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How to Build Good Credit

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You likely know the pivotal role good credit plays when you try to buy a house or a car.

It’s likely too that you don’t buy houses and cars every day, so maintaining a credit rating seems like a back-burner need. Not so, and here’s how to keep your rating up.

Building and maintaining good credit helps create a solid financial foundation and eventually becomes a linchpin of your overall financial plan.

These steps help build credit:

Apply for a credit card, not 10 credit cards. Make some purchases each month and avoid nearing your credit limit. Lenders generally look down on you maxing out your limit every month. Pay your credit card bill on time.

Also, keep your first credit card — the longer you hold a credit card the more credit builds on it. Cancel the card and you lose the history and credibility you build with that creditor or lender.

One safety stop for problem spenders: cards carrying no annual fees or that come with low credit limits. Use this card for emergencies and, again, pay your balance monthly and spend no more than you can pay off in a month’s billing cycle.

Some debt is okay. Good debt includes purchased items that increase your overall wealth and that no expects you to afford to pay off immediately, such as loans for tuition, a car or a home mortgage. Just make each installment payment on time to show lenders you are creditworthy.

Other types of debt walk the line between good and bad, such as costs of small-business ownership or real estate investments. These help your credit rating when they succeed and damage your rating if they fail. You must carefully judge the risk for yourself.

Carrying balances on your credit cards constitute some of the worst debt, if for no reason other than that they tack on interest rates higher, often much higher, than rates on consumer loans. When possible, pay for such expenses as gas or meals out with cash on hand or with a card only if sure you can pay the balance at month’s end.

Check your credit report at least once a year. First, verify the information as correct — especially considering today’s prevalence of identity theft. Verify that the credit cards and loans on the report belong to you and confirm the information about your balances and payment history as accurate. Also make sure all of your creditors report on all your accounts.

You probably view credit reports the way most people fear shadowy, all-knowing powers that can wreck a life. Know that most lenders rely on reports like those from FICO, which bases scores on five areas: your payment history, current debt, types of credit used, length of credit history and new credit.

Each year you can get one free credit report from each of the national credit-reporting bureaus. Review your credit history every three months with a report from a different agency.

Building credit and credit history takes work and sometimes a little courage to hear bad news — just like anything that pays off down the road to improve your financial standing and quality of life.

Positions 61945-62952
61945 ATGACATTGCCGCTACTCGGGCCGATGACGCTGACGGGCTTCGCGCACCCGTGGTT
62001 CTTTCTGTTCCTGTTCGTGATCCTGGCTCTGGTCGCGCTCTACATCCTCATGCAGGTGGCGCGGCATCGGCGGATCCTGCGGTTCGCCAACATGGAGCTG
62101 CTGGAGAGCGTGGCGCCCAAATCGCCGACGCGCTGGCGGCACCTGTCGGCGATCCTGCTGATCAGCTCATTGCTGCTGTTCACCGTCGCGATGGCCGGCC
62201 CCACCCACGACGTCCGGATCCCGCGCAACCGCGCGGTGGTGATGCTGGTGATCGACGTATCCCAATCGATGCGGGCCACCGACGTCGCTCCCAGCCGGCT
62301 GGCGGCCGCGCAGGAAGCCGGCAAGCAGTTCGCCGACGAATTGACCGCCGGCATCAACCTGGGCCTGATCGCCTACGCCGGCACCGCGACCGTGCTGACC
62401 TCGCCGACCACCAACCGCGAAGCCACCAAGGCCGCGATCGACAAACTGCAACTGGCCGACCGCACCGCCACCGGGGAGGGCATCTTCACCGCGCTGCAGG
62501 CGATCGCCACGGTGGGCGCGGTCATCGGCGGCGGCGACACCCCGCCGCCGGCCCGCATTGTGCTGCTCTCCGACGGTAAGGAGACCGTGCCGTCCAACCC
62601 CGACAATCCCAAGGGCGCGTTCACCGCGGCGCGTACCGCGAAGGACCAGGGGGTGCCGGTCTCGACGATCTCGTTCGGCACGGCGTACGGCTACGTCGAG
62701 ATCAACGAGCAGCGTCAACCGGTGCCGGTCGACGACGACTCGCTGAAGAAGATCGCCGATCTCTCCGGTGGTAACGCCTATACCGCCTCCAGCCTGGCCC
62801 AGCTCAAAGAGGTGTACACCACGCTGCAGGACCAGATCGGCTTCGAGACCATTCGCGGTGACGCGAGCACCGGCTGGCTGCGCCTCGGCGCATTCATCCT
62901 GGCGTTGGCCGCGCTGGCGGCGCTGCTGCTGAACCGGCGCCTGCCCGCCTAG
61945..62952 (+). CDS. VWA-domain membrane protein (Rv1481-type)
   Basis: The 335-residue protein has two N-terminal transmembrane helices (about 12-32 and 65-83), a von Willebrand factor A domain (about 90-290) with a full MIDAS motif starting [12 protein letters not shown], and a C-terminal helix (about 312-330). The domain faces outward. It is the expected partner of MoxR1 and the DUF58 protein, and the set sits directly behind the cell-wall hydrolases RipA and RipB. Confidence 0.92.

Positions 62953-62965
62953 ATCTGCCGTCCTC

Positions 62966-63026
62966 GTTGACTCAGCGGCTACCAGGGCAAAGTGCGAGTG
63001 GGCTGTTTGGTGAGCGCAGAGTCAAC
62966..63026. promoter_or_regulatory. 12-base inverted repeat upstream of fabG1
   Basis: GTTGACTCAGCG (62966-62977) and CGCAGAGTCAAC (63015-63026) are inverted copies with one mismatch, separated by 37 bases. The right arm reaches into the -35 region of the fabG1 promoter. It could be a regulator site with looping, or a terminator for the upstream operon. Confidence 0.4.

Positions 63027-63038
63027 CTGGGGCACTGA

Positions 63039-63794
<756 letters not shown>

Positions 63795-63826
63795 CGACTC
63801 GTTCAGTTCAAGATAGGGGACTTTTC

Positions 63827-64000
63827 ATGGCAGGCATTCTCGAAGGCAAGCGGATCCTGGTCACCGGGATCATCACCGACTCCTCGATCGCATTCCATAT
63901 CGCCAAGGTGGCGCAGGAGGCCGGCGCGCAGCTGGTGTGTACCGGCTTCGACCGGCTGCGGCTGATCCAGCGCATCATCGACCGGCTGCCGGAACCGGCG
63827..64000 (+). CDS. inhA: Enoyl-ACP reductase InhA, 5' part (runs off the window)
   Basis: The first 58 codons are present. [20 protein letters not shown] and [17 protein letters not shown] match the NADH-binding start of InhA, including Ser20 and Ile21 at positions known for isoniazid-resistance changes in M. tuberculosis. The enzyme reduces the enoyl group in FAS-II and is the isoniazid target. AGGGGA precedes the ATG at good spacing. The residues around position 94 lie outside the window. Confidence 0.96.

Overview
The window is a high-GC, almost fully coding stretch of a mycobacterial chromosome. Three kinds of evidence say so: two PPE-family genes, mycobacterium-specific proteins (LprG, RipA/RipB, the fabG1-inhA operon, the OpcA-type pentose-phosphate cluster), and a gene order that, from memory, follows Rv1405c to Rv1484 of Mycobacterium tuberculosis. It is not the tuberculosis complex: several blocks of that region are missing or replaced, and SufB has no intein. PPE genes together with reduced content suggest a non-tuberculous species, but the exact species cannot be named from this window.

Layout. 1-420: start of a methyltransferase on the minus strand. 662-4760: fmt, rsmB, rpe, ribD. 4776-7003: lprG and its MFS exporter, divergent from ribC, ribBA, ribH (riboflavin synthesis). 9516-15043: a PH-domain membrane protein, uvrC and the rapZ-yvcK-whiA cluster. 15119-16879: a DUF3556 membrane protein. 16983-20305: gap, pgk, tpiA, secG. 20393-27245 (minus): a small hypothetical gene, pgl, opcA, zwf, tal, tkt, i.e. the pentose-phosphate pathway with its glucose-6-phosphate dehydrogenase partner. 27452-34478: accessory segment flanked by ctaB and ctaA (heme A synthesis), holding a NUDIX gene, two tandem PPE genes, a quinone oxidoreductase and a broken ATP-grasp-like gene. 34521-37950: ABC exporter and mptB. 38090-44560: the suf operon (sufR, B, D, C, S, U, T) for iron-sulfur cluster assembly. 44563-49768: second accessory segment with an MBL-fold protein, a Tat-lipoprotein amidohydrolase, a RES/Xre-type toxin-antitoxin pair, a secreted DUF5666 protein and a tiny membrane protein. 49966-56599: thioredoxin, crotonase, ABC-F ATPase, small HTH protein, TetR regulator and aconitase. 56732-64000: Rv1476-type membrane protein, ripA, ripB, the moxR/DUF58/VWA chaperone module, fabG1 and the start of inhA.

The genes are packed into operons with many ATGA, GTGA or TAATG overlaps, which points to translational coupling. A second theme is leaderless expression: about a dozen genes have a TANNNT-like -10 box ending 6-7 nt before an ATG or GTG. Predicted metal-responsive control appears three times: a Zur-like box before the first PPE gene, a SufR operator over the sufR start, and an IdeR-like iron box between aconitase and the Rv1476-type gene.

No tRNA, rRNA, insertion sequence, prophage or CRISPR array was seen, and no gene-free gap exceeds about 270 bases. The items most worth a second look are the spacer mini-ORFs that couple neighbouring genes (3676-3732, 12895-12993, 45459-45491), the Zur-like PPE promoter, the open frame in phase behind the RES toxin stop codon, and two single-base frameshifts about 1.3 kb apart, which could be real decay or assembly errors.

About the Writer
Thuong Thien, CFP, is a senior associate consultant at Wipfli Hewins Investment Advisors LLC in San Mateo, Calif.

The information presented herein is standard information and intended only as a broad discussion of generally available incapacity-planning tools that a reader might consider discussing in detail with their attorney or other qualified professional advisor(s). None of the information contained herein is specific to the laws, rules or regulations of any state or other governing body, and as such cannot be construed as, or used as a substitute for, legal advice. Further, none of the information contained herein has been written or personalized for any individual, and the information may not be applicable or beneficial to anyone’s personal situation(s). The documents and processes identified herein can be complicated, and in many cases require the assistance of a qualified attorney to execute effectively. To the extent that you have questions about or wish to make use of any of the tools or processes identified herein, you are encouraged to seek the advice of your attorney. You assume full responsibility for your use of the general information contained herein and acknowledge and agree that by using the information contained herein Hewins Financial Advisors, LLC, its affiliates, agents and/or employees shall have no responsibility or liability for any claim, damage or loss resulting from your use of such information.

Hewins Financial Advisors, LLC and Wipfli Hewins Investment Advisors, LLC (together referred to as “Hewins”) are independent, fee-only investment advisers registered with the Securities and Exchange Commission under the Investment Advisers Act of 1940. The views expressed by the author are the author’s alone and do not necessarily represent the views of Hewins or its affiliates. Hewins is a proud affiliate of Wipfli LLP. A copy of Hewins’ current ADV Part 2A discussing our investment advisory and financial planning services and fees is available for review upon request.

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